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9,000 ballots left to count in King County, why does it take so long?

Says King County elections spokesperson Kim Van Eckstrom, "Some voters write a lot of things on their ballots that are maybe are a little bit more challenging because we have to sit down and we have to review them with respect to voter intent and to make sure that we're recording them properly." (AP Photo/File)

The ballot count continues in King County but there are still thousands left to count and two very tight races. Why does it take so long?

County elections spokesperson Kim Van Eckstrom talked with KIRO Radio’s Dave Ross. She says the type of ballots they’re counting now could take a while, for example there are still 9,000 ballots where the signatures don’t match.

Van Eckstrom: Many of the ballots we have not yet counted are the ballots where a voter may have made a selection and then changed their mind, so they followed the instructions to cross it out and write something else in. There are ballots that a person might have filled out in something other than a black ink pen that our scanners can’t read.

Some voters write a lot of things on their ballots that are maybe a little bit more challenging because we have to sit down and we have to review them with respect to voter intent and to make sure that we’re recording them properly.

Ross: Write a lot of things like what? Anti-government screeds? Illustrations of Micky Mouse? What do they do?

E: Just about anything that you can think of that the voter could write, could show up on a ballot sometimes.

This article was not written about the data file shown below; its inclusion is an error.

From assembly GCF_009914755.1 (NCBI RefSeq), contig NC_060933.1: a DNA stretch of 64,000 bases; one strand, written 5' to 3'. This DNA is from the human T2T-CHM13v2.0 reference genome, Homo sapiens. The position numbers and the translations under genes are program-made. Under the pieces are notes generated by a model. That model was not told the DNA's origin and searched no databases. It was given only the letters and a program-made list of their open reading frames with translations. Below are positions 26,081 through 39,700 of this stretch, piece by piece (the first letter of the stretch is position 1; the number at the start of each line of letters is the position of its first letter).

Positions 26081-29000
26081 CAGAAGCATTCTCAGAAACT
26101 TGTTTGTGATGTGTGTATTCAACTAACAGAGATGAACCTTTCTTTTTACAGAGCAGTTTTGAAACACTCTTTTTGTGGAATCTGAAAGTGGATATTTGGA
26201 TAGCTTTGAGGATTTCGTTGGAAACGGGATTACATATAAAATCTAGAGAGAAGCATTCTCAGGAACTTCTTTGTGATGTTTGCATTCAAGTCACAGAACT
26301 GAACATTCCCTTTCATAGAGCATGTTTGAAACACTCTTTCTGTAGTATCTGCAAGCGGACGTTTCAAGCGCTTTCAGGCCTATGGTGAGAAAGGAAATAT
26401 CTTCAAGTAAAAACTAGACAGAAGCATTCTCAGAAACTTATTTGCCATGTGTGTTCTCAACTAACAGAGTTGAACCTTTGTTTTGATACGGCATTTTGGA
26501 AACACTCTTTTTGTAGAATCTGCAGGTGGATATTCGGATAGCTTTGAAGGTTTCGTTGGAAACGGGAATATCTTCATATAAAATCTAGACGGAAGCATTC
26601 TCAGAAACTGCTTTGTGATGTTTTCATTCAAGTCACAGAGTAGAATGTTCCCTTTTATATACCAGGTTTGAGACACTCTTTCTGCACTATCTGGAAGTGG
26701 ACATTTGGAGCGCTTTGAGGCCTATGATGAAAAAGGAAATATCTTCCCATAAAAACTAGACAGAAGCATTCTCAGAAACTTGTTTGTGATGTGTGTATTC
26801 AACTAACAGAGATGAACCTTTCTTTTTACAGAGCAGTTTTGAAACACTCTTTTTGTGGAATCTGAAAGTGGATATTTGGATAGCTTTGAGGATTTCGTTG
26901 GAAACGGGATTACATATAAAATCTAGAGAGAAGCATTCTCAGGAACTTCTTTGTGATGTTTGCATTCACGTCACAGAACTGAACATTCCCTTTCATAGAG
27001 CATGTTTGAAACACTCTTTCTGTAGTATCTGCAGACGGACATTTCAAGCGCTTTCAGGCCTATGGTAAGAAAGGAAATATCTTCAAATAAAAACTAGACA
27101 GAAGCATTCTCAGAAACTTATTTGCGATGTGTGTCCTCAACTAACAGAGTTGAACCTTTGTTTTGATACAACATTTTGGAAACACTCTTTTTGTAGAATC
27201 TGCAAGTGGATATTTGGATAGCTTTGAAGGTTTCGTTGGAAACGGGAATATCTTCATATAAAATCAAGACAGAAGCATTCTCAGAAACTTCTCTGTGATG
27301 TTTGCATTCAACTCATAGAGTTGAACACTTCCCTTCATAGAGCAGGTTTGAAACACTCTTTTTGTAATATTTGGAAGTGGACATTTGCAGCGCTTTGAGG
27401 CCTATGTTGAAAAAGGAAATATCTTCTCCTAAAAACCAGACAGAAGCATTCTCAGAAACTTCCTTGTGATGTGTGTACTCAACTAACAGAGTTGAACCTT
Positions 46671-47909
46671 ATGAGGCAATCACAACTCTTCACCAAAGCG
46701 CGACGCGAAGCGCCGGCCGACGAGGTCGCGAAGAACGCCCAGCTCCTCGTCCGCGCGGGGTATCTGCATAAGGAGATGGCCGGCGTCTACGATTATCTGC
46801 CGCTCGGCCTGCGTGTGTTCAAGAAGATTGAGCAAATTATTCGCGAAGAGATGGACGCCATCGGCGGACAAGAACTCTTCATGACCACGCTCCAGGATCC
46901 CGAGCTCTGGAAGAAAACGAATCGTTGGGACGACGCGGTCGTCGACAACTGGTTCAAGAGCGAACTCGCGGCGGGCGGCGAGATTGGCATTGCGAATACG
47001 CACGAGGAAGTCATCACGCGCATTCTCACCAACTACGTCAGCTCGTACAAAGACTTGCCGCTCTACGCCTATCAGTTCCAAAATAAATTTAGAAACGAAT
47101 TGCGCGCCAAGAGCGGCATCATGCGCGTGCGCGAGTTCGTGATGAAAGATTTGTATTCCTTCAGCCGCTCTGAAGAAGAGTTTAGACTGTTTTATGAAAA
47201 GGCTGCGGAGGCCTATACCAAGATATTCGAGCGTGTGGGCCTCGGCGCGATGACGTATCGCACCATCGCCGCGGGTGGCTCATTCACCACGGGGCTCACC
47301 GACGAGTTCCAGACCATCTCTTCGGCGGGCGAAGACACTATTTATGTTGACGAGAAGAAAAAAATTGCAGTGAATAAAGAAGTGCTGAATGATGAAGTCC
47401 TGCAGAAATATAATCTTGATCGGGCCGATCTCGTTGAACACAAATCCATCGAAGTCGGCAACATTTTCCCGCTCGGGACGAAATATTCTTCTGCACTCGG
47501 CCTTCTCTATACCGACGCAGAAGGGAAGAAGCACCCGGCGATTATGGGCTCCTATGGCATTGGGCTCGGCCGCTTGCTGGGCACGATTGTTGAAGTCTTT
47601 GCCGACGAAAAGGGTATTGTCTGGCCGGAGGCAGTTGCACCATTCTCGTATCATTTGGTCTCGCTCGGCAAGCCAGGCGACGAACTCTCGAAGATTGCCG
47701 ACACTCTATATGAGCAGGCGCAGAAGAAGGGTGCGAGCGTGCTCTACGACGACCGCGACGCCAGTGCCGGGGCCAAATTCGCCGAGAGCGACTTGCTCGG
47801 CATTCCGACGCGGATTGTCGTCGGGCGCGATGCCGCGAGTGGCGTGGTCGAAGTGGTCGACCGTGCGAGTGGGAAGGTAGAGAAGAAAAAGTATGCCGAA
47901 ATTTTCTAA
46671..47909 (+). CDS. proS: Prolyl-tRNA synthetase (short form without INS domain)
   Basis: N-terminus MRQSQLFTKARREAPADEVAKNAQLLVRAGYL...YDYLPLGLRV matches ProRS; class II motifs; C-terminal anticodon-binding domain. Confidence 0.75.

R: And what about the ones where the signatures aren’t there at all, and don’t match.

E: We’ve got right now, a little over 9,000 ballots that fit that bill.

R: 9,000 who fit that category? Whose job is it to contact all those people? It’s not just yours – don’t the parties also do that if they have people in areas where they think they might be voting in their favor?

E: It’s our job to contact them, and let the voters know there was a problem with their signature. And we do that right away. We send a letter out as soon as we check the signature. We send a letter out and we also have a robocall service.

It’s not unusual for campaigns to also request a list of names of voters whose signatures have been challenged – that is a publicly disclosable list, it cannot be used for commercial purposes, but it is something that we share.

R: So the parties then are free and they tend to do this only for the people who they think are going to vote in their favor, but the parties of the candidates are free to try and get people to ‘cure’ their signatures?

E: Yes, they can legally do that.

R: How many signatures have been cured since you started doing this process?

E: I don’t have that information handy. What I can tell you is in a typical election, we often see as many as half the signatures/challenges cured. That’s not unusual.

R: Well that means, literally thousands of ballots would go uncounted because the signatures haven’t been cured.

E: The good news is the voters are getting better and better at it every year. We see that number continuously inch its way down. But it’s very sad for us at the elections department when someone took the time to vote and forgot to sign or didn’t sign consistent with their registration. We really want to be able to process it.

R: The bottom line, by November 25 – that’s the deadline, whatever signatures have been left uncured by that date, those signatures don’t count, and you certify the ballots.

E: That’s correct, and that’s a great opportunity to remind anybody who has been contacted by the elections department about their signature, to follow up.

And you can follow up by calling this number: 206.296.VOTE or checking your
ballot status.

Dave Ross on KIRO Radio 97.3 FM

  • Tune in to KIRO Radio weekdays at 5am for Dave Ross on Seattle's Morning News.


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